18. Pharmacological inhibitors of mammalian fatty acid synthase suppress DNA replication and induce apoptosis in tumor cell lines. Pizer, E.S., Chrest, F.J., DiGiuseppe, J.A., Han, W.F. Cancer Res. (1998) [Pubmed]
  19. Fatty acid synthase (FAS): a target for cytotoxic antimetabolites in HL60 promyelocytic leukemia cells. Pizer, E.S., Wood, F.D., Pasternack, G.R., Kuhajda, F.P. Cancer Res. (1996) [Pubmed]
  20. Fatty acid synthesis: a potential selective target for antineoplastic therapy. Kuhajda, F.P., Jenner, K., Wood, F.D., Hennigar, R.A., Jacobs, L.B., Dick, J.D., Pasternack, G.R. Proc. Natl. Acad. Sci. U.S.A. (1994) [Pubmed]
  21. The effects of cerulenin, an inhibitor of protein acylation, on the two phases of glucose-stimulated insulin secretion. Straub, S.G., Yajima, H., Komatsu, M., Aizawa, T., Sharp, G.W. Diabetes (2002) [Pubmed]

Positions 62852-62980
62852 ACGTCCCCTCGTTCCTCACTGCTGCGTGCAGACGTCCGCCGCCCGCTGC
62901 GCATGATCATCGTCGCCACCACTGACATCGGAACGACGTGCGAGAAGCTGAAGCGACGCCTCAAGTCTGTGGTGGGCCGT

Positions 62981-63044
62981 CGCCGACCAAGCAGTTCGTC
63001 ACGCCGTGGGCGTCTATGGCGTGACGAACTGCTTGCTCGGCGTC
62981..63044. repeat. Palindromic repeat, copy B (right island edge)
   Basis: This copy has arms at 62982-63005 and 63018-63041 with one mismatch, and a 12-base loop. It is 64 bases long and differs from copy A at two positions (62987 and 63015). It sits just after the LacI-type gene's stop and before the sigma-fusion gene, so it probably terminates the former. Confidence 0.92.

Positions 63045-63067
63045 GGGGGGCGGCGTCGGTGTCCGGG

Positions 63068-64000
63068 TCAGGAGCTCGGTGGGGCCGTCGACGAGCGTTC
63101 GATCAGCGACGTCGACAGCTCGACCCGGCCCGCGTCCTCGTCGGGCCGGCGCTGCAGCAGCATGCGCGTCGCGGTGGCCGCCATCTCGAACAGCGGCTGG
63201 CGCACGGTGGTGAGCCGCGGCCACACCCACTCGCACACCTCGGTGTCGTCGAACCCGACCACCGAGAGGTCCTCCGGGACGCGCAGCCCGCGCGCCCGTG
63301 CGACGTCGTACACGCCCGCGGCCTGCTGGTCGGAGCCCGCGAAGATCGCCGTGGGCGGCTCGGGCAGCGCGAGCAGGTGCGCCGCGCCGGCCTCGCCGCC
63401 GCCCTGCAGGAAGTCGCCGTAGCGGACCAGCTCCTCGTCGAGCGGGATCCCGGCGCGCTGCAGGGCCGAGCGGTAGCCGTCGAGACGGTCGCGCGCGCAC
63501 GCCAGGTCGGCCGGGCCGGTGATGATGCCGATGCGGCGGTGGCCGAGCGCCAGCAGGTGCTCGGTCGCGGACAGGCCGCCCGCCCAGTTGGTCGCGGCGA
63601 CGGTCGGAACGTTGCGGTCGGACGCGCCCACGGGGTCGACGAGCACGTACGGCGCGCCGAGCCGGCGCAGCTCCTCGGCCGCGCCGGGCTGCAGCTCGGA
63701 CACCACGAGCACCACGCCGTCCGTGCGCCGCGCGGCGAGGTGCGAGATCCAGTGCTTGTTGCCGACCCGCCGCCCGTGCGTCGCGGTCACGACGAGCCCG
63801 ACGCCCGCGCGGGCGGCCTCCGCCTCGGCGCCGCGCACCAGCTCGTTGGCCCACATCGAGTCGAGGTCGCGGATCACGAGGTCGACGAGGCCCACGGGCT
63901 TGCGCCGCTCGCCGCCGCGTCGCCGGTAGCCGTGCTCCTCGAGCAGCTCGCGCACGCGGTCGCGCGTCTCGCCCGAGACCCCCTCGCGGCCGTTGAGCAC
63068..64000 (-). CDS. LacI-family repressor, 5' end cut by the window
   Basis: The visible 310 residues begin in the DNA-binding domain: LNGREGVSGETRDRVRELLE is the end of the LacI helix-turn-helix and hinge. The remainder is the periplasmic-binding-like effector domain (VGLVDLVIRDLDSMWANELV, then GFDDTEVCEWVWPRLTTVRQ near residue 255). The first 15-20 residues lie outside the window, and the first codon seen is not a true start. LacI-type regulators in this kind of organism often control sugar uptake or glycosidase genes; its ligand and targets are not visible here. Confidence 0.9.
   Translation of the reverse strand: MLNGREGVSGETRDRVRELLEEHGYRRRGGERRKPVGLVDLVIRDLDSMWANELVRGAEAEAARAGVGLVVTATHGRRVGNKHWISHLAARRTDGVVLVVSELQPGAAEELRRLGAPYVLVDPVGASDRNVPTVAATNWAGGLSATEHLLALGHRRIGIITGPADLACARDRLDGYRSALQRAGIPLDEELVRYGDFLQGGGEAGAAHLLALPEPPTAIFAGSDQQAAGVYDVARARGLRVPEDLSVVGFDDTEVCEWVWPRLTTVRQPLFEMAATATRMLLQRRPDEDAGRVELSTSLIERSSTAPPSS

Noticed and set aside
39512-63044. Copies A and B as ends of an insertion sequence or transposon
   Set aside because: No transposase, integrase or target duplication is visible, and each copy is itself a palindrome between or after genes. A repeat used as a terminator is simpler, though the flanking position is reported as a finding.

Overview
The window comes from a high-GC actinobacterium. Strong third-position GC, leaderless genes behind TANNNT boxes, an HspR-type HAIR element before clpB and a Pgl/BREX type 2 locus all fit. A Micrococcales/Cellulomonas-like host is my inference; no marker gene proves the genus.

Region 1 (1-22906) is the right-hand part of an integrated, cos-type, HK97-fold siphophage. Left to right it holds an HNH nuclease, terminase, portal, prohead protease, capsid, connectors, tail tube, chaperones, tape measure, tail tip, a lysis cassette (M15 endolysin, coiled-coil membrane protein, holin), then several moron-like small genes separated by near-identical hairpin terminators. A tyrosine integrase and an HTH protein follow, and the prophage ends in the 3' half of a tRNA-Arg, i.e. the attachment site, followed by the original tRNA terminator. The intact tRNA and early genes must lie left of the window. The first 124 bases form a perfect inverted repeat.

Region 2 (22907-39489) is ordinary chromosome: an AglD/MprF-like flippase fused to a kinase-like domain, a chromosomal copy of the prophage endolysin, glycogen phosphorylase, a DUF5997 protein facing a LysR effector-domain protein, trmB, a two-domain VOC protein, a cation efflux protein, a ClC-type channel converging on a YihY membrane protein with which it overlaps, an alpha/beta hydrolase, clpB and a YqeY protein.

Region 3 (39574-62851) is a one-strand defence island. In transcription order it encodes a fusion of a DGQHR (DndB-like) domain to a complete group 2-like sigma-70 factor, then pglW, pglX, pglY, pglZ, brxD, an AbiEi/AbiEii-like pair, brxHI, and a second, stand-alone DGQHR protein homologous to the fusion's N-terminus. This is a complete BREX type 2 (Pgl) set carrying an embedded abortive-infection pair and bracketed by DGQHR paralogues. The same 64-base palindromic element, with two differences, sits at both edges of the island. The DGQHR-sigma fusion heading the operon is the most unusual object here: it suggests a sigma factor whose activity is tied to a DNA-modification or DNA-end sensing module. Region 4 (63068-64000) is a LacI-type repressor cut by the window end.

22. Identification and substrate specificity of beta -ketoacyl (acyl carrier protein) synthase III (mtFabH) from Mycobacterium tuberculosis. Choi, K.H., Kremer, L., Besra, G.S., Rock, C.O. J. Biol. Chem. (2000) [Pubmed]
  23. Complementation of Saccharomyces cerevisiae strains containing fatty acid activation gene (FAA) deletions with a mammalian acyl-CoA synthetase. Knoll, L.J., Johnson, D.R., Gordon, J.I. J. Biol. Chem. (1995) [Pubmed]
  24. Disruption of the Saccharomyces cerevisiae FAT1 gene decreases very long-chain fatty acyl-CoA synthetase activity and elevates intracellular very long-chain fatty acid concentrations. Watkins, P.A., Lu, J.F., Steinberg, S.J., Gould, S.J., Smith, K.D., Braiterman, L.T. J. Biol. Chem. (1998) [Pubmed]
  25. YMR313c/TGL3 encodes a novel triacylglycerol lipase located in lipid particles of Saccharomyces cerevisiae. Athenstaedt, K., Daum, G. J. Biol. Chem. (2003) [Pubmed]